"What?"

"You know," Billy said again, "you can dual-class. In Dungeons and Dragons, I mean." He picked up the computer and handed it back to Graham. "Do you want to make a samurai pilot?"

Graham stared at the screen.

"I'll do up the statistics for a Flag in the game," Billy said. "You can have it right from character generation." He wasn't supposed to play favorites like that, except when girls joined the game (everyone knew that you played favorites with girls), but Graham was special.

"You can do that?" Graham looked mesmerized.

"In the game," Billy said, "you can do anything. What are you going to call your samurai pilot?"

"He abandoned his real name," Graham said seriously. "It didn't do enough justice to his love of honorable battle. Now he calls himself Bushido."

Billy thought that was a little corny, but it wasn't entirely unexpected, either. Graham was a kind of guy who could make something like that cool, anyway. "Bushido's a good name for a samurai pilot," he said.

"Only in the game," Graham said. "In real life..."

Billy knew what he had to say here. "In real life," he said, "Graham Aker is a good name for a samurai pilot."

When Graham grinned, he didn't look quite sane, but that was all right, too.

"Worthy opponents" were difficult to find. Billy Katagiri was not one of them. But from him, Graham learned that there was another kind of human interaction, one that didn't involve fighting. It involved give and take instead. He gave Billy recognition and validation, and Billy gave him his dreams, packaged neatly in software code and engineering projects. They might have made it through college without each other, but it wouldn't have been the same. There would have been no late nights of feverish coding over an imaginary mobile suit. There would have been no one to rescue Billy's ego after countless rejections, and there would have been no one to admire Graham's controlled flights of fancy for the achievement they were.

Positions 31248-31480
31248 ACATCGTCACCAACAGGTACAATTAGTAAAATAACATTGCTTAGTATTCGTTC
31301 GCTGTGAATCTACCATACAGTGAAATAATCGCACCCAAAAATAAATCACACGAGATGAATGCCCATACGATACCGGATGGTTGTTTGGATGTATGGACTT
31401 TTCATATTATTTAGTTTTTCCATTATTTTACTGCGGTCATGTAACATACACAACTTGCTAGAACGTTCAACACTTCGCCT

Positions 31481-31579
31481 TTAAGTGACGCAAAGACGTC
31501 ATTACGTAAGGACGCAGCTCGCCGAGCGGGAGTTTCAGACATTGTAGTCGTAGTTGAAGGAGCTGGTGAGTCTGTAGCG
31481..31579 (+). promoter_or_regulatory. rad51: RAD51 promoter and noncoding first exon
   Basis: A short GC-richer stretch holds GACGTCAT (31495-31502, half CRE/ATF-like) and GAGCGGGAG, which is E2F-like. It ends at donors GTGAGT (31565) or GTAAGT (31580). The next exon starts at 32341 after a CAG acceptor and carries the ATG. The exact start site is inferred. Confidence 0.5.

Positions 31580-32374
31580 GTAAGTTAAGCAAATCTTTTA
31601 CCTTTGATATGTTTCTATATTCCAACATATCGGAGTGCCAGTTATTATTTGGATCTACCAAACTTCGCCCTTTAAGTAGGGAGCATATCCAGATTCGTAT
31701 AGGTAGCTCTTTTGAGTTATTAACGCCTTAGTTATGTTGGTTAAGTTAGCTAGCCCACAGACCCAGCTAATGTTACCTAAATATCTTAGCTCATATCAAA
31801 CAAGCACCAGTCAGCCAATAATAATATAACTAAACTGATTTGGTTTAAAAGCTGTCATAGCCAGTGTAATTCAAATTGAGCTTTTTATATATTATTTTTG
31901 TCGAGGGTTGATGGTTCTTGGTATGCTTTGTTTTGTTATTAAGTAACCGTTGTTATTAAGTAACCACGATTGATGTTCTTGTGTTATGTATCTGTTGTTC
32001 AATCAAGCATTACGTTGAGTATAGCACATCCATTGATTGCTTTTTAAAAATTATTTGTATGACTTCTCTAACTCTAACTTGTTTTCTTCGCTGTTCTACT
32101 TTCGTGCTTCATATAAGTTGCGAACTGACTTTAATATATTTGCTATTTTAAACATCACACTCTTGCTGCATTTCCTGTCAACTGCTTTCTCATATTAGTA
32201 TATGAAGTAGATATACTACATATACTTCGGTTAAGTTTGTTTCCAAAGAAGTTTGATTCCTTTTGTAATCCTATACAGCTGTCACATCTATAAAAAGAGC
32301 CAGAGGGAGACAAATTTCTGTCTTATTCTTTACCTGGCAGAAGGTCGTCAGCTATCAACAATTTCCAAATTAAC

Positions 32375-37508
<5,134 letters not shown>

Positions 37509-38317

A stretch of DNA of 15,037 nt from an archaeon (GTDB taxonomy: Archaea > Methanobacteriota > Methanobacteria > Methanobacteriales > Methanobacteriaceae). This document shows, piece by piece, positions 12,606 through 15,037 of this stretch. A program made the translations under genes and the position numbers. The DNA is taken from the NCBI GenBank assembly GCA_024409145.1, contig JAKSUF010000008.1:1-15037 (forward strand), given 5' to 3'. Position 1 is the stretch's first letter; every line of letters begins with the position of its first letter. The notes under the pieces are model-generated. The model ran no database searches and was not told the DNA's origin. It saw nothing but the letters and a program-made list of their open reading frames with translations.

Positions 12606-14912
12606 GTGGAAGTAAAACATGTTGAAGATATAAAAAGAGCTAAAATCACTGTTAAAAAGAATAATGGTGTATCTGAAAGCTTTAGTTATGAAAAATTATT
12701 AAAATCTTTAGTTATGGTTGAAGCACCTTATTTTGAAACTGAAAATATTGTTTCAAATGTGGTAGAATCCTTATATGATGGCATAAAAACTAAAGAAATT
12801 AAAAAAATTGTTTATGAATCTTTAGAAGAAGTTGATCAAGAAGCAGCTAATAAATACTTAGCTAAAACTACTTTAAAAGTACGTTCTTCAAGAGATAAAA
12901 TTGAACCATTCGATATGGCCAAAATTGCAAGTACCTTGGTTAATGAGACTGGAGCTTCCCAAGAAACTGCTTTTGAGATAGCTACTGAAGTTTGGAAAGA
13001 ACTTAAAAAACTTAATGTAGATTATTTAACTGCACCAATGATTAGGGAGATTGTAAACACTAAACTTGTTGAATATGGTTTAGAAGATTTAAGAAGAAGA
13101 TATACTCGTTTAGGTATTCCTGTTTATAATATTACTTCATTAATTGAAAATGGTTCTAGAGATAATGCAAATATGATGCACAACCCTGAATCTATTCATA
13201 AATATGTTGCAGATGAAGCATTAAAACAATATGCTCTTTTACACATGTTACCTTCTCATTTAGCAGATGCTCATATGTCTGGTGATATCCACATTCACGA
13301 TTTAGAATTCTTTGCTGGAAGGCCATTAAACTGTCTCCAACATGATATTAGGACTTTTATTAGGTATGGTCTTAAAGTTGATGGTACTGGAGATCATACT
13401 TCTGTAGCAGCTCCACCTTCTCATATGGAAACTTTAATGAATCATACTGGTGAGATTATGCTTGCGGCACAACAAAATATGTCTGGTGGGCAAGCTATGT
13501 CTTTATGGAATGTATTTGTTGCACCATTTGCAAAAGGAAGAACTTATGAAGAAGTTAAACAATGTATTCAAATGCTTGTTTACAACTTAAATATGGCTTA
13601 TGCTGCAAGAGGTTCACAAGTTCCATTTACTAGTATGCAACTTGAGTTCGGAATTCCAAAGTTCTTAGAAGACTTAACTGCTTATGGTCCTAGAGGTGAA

None of those experiences were ever quite the same as that first night with him and his roleplaying game, though. Nothing could compare to being a samurai pilot, and few things could be as rewarding as earning the name Bushido.